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Kildare South: Shortage of supply boosts Kildare

Published 23/01/2016 | 02:30

Fernsbridge, Monasterevin, Co Kildare. Sold for €197,950.
Fernsbridge, Monasterevin, Co Kildare. Sold for €197,950.

Shortage has been governing the market in Kildare South, according to agent Charlie McDermott of Sherry FitzGerald McDermott. There is nothing being built amidst huge demand so consequently prices are rising steadily.

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There's hope of new development in the future after the sale of a large site on Rathbride Road in Kildare town, but McDermott believes it will be another two to three years before something is built there.

The now derelict Magee Barracks in Kildare is also due to come onto the market this month, with a 50-plus acre plot that has town centre zoning, which should bring a mixture of residential, commercial and warehousing to the county, which is very badly needed.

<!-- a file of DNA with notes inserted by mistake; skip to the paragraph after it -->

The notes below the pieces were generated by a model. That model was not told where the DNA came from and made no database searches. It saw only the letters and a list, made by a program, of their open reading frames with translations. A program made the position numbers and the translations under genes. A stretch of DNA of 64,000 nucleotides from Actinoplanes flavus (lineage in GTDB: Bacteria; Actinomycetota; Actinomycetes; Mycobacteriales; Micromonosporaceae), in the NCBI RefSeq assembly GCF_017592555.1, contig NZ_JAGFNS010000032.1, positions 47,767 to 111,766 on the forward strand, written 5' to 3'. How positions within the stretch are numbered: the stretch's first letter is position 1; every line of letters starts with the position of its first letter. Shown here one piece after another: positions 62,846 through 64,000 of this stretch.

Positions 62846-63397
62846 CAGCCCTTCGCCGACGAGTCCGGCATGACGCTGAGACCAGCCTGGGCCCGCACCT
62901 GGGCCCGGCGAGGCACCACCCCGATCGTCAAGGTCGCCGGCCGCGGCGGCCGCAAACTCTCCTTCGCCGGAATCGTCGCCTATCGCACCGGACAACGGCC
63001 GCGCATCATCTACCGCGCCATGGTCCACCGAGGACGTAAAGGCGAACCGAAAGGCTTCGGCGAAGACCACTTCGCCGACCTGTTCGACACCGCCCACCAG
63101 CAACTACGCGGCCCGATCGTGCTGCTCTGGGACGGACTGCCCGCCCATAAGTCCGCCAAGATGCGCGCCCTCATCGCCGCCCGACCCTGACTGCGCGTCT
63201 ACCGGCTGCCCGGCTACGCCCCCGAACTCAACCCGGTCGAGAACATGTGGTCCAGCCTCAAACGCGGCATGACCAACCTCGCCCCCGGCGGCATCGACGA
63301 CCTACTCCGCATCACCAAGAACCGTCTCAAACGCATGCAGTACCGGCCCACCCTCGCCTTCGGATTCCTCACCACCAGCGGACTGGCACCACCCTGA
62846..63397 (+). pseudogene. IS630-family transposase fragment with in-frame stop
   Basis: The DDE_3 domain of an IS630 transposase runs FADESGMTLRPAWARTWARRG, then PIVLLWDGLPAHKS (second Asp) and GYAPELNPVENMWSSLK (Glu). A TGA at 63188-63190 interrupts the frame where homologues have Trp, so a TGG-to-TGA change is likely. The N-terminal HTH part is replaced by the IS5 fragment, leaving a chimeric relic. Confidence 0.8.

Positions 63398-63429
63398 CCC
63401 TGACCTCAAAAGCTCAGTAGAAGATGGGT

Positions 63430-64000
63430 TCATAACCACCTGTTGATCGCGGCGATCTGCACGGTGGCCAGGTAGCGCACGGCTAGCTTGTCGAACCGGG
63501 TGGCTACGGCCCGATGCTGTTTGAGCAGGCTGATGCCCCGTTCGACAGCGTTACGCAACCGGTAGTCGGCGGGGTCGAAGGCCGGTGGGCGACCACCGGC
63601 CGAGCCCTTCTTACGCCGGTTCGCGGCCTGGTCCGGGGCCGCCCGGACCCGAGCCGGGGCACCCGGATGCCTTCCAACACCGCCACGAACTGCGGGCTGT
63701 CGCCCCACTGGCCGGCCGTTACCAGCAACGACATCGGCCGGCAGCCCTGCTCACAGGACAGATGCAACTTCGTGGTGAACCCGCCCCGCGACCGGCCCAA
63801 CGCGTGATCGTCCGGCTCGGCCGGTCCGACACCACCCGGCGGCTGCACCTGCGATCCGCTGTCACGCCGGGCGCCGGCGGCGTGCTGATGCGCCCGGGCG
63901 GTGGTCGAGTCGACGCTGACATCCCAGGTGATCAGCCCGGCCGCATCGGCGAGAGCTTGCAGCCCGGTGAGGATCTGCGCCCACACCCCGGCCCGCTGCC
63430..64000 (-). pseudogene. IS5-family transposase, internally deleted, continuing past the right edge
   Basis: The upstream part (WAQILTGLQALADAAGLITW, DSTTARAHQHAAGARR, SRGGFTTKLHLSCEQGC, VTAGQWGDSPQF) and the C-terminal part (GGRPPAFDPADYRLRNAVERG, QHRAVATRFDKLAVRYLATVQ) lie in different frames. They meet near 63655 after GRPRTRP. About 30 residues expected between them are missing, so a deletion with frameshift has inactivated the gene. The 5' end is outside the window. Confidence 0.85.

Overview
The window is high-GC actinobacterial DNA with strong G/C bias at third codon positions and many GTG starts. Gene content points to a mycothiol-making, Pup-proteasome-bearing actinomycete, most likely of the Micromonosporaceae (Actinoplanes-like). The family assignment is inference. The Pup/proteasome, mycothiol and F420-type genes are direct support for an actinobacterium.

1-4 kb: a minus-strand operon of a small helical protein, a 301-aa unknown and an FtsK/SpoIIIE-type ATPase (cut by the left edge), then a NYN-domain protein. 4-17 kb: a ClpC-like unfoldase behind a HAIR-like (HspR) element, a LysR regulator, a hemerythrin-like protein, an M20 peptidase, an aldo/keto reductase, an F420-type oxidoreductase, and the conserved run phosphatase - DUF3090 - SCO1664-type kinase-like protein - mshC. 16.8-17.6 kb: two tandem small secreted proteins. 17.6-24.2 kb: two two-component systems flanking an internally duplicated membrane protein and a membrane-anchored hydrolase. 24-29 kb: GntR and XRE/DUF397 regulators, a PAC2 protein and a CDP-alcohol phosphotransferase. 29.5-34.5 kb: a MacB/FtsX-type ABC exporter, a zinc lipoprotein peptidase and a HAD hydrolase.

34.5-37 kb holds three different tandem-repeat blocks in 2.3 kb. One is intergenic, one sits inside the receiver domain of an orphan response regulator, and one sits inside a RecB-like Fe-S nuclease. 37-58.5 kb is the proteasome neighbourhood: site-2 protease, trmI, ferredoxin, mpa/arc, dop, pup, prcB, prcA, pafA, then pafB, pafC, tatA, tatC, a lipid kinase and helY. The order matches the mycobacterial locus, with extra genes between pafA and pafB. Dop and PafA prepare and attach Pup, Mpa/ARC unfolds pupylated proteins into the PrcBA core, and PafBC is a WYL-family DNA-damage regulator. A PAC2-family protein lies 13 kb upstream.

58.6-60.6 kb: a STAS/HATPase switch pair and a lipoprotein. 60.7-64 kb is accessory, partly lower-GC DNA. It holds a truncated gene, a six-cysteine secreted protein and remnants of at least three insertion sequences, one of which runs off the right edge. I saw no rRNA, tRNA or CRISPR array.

The Central Bank lending regulations have increased demand in Kildare South by pushing people out of Dublin and towards Kildare, says McDermott. "We've always had commuters in Kildare but they disappeared over the last few years. They are now gradually returning because of lending restrictions and lack of supply in Dublin."

Owner-occupiers are also buying up what would have traditionally been investment properties in the area. "The rental market is in turmoil at the moment. The prices have become unrealistic. A three-bed semi is now renting for anything from €1,000 to €1,200, which is ridiculous for where we are," says McDermott.

Prices around Kildare can differ greatly from area to area. An average three-bed semi around Kildare town could go for €190,000, while over in Naas, you would be expected to pay €288,000 for the same type of property. According to Enda Smith of CME Auctioneers, a detached 2,000sq ft house could fetch €490,000 in Naas, but if you venture further south, you would be talking about €330,000 for a similar property.

McDermott predicts that prices will continue to rise steadily in Kildare South in 2016, at a rate of about 8pc.

Irish Independent

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